Last year when the Army Chief remarked that J&K administration had not capitalized on low levels of violence maintained by security forces, the present CM’s father went ballistic; himself an erstwhile CM of J&K who came to power following massive rigging of elections in 1987 sowing seeds of insurgency in the State. Army is sent in when the State administration fails. AFSPA in J&K came into effect through an Act of Parliament on 10 September, 1990 when its requirement was felt by Parliamentarians to provide administrative and legal mechanism for Armed Forces in counter-insurgency. AFSPA is not a tool for the Armed Forces to run riot. Politically motivated human rights groups may portray AFSPA as ‘draconian’ and ‘human rights abuse’ but the record of Indian Armed Forces compared to counter-insurgency operations by US/NATO/ Sri Lankan Army has been exceptional; minimal collateral damage and without using heavy weapons, air and artillery. Indian National Human Rights Commission statistics prove only 4-5 percent of human rights abuse allegations proved true and armed forces ensure exemplary punishments in case of culpability. Armed Forces don’t want prolonged deployment in counter insurgency but the State administration has to do their part through good governance, which is sadly lacking. The CM continuously rejects implementation of 73rd and 74th Amendments of the Indian Constitution that empowers Panchayats. Delhi Policy Group (Delhi based Think Tank) held a comprehensive round table on J&K with politicians of every hue of J&K whose unanimous antipathy was that the State Government is ensuring Panchayats remain without powers. How then can governance improve at the grassroots?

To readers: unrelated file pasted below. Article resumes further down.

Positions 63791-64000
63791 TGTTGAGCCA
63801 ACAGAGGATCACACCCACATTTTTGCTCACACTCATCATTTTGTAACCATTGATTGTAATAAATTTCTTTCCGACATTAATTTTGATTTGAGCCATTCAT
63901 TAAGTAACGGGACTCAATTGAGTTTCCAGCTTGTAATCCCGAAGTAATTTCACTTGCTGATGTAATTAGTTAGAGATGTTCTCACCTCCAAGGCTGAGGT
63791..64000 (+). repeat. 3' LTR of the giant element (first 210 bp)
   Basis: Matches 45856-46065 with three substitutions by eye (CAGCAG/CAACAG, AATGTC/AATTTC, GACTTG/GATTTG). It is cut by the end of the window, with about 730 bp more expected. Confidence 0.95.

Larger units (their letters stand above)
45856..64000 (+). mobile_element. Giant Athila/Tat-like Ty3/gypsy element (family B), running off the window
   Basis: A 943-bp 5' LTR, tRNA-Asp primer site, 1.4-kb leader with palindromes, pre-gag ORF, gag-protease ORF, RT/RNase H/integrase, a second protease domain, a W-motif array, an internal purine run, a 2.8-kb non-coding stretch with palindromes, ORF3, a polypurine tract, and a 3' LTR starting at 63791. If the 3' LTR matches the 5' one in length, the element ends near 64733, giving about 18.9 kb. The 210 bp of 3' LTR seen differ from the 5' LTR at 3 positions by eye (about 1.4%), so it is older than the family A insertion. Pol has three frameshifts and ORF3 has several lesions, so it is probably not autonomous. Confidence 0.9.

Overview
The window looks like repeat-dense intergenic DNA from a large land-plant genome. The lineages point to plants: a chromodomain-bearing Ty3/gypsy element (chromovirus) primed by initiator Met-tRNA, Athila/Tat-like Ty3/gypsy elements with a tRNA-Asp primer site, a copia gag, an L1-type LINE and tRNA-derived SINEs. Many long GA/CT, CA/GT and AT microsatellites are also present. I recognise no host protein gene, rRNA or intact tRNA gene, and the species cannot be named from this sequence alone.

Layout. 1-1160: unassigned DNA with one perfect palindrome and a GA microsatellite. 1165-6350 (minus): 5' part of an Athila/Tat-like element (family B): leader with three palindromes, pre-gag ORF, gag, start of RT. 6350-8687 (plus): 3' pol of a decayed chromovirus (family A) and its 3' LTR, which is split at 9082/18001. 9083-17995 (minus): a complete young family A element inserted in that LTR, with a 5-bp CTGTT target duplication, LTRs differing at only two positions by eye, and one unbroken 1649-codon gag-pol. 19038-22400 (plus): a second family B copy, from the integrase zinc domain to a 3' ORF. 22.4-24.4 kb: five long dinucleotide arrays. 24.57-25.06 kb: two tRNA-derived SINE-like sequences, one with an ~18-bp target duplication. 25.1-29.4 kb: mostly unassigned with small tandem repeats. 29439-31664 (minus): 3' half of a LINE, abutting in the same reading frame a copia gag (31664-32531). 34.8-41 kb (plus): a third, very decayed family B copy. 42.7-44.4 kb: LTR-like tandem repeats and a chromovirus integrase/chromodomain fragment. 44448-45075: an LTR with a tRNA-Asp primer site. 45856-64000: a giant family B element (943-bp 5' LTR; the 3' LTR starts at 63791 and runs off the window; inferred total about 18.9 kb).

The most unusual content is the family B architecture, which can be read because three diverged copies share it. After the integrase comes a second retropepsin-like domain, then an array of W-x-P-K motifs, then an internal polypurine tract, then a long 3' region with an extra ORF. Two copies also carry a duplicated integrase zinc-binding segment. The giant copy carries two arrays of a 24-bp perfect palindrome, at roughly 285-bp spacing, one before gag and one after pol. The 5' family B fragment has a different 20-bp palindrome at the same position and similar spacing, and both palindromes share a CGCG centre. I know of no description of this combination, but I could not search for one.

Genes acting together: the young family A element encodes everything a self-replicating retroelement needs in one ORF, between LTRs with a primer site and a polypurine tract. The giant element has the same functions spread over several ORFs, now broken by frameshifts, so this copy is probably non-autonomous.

The opposition in J&K has clear links with Hijbul Mujahideen. Insurgencies and criminalization of politics having become a currency for retaining power; a phenomenon not new in India: take the hate speeches in Assam during Emergency era that created ULFA (United Liberation Front of Assam); Illegal Migrants – Determination by Tribunals Act of 1984 for Assam that regularized illegal Bangladeshi immigrants (many possibly trained in terrorist camps) drastically altering demography till the Act was struck down in 2005 by Supreme Court as “unconstitutional”; training and arming Bodos; creation of Bhindranwale and what have you. Nagaland was ideal setting with all Naga insurgents based in adjoining state of Manipur and could be summoned underhand to keep up violence. India used an entire Division to decimate the Maoist movement at Naxalbari few years back, yet the movement has been allowed to grow exponentially, largely through mis-governance. Political power apart, insurgency is good for finances as well. The Centre doles out enormous funds, accountability is not sought and no one is wiser.